Australia's retail sales growth halved in September reflecting weak consumer spending despite interest rate cuts, official data revealed Monday.
Retail turnover climbed 0.2 percent month-on-month in September, slower than the 0.4 percent increase seen in August. Economists had forecast sales to grow 0.4 percent again.
Other retailing grew 0.8 percent and cafes, restaurants and takeaway services turnover advanced 0.6 percent. Food retailing was up 0.1 percent. These rises were slightly offset by a fall in clothing, footwear and personal accessory retailing and department stores.
In the third quarter, retail sales dropped 0.1 percent, offsetting a 0.1 percent rise in the preceding period. The quarterly fall was led by cafes, restaurants and takeaway food services, and department stores.
The decline in real retail sales in the third quarter suggests that consumption growth remained subdued, Marcel Thieliant, an economist at Capital Economics, said. And with the bulk of the tax refunds already paid, the outlook for the fourth quarter isn't great either.
Tom Kennedy, an economist at JP Morgan said while today's data are a disappointment, the firm retained its assessment that disposable income growth linked to fiscal and monetary stimulus will support real spending into year-end and look for a modest acceleration in spending.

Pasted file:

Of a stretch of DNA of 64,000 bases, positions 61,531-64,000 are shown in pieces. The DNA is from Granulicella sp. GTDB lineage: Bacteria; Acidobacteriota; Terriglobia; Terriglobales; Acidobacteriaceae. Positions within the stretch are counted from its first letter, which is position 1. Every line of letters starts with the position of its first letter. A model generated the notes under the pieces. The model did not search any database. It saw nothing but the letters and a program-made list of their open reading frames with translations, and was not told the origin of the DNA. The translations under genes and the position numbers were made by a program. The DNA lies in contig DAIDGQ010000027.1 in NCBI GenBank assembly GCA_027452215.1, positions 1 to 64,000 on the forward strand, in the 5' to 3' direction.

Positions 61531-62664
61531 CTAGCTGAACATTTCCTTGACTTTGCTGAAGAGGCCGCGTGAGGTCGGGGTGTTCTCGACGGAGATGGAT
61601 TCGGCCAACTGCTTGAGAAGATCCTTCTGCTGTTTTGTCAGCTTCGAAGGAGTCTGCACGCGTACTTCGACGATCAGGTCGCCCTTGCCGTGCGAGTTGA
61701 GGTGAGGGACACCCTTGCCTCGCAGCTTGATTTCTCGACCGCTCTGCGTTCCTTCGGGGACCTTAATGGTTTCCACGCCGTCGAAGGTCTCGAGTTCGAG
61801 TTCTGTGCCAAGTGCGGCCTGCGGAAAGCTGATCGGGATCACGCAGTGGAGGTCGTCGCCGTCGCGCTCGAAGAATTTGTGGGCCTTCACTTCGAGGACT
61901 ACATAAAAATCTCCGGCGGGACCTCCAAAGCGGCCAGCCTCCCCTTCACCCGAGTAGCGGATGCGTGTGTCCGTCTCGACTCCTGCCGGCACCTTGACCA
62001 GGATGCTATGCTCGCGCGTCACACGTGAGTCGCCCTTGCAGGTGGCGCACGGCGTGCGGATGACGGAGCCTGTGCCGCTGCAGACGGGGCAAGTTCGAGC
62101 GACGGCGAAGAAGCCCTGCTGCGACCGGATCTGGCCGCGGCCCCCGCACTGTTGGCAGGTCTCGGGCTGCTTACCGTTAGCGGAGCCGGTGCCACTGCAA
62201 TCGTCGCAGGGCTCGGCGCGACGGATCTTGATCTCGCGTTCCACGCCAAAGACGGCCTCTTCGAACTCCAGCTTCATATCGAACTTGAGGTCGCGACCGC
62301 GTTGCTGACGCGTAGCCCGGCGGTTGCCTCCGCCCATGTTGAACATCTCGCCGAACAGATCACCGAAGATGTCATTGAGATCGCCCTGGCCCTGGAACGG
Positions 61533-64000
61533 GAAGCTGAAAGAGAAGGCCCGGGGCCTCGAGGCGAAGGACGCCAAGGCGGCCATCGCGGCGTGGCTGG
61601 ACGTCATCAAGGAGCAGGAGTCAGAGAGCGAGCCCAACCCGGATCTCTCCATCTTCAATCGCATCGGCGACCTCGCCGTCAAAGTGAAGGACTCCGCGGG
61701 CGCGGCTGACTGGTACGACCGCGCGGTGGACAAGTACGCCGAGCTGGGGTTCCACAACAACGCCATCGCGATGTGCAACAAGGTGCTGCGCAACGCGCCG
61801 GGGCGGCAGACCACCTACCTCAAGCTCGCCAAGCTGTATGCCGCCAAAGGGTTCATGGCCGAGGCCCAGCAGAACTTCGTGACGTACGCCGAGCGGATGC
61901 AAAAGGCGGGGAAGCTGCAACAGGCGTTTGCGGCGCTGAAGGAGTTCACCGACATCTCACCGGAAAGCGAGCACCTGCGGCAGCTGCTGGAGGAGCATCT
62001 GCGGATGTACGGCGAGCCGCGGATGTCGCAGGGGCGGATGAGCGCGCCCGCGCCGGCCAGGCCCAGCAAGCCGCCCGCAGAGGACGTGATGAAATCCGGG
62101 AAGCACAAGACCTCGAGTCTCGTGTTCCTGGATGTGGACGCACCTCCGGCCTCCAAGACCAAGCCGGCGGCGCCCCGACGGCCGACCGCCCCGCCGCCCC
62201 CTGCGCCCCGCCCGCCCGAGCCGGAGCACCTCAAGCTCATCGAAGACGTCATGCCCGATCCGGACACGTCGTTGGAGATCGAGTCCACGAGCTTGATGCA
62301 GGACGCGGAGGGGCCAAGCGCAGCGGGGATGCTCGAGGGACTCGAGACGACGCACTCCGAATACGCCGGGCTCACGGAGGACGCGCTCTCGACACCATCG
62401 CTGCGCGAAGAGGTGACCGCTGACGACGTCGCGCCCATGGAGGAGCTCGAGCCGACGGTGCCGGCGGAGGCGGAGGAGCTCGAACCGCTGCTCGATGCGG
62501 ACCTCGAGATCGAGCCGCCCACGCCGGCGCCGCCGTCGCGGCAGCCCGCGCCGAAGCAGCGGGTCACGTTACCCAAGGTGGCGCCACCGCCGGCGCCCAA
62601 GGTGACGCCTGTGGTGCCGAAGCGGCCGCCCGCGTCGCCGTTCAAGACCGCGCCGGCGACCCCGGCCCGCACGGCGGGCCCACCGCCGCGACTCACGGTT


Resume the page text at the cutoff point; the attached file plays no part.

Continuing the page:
The central bank had reduced its key interest rates three times this year. The cash rate, at 0.75 percent is the lowest on record.
Elsewhere, data from ANZ showed that job ads fell 1 percent on a monthly basis in October following a gain of 0.3 percent in September. Job ads were down 11.4 percent from a year ago.
"The ANZ Job Ads series has been pointing to a material slowdown in employment growth for some time; yet employment growth has been remarkably resilient," ANZ Senior Economist, Catherine Birch, said.
"We don't expect it can hold up for much longer though," Birch added.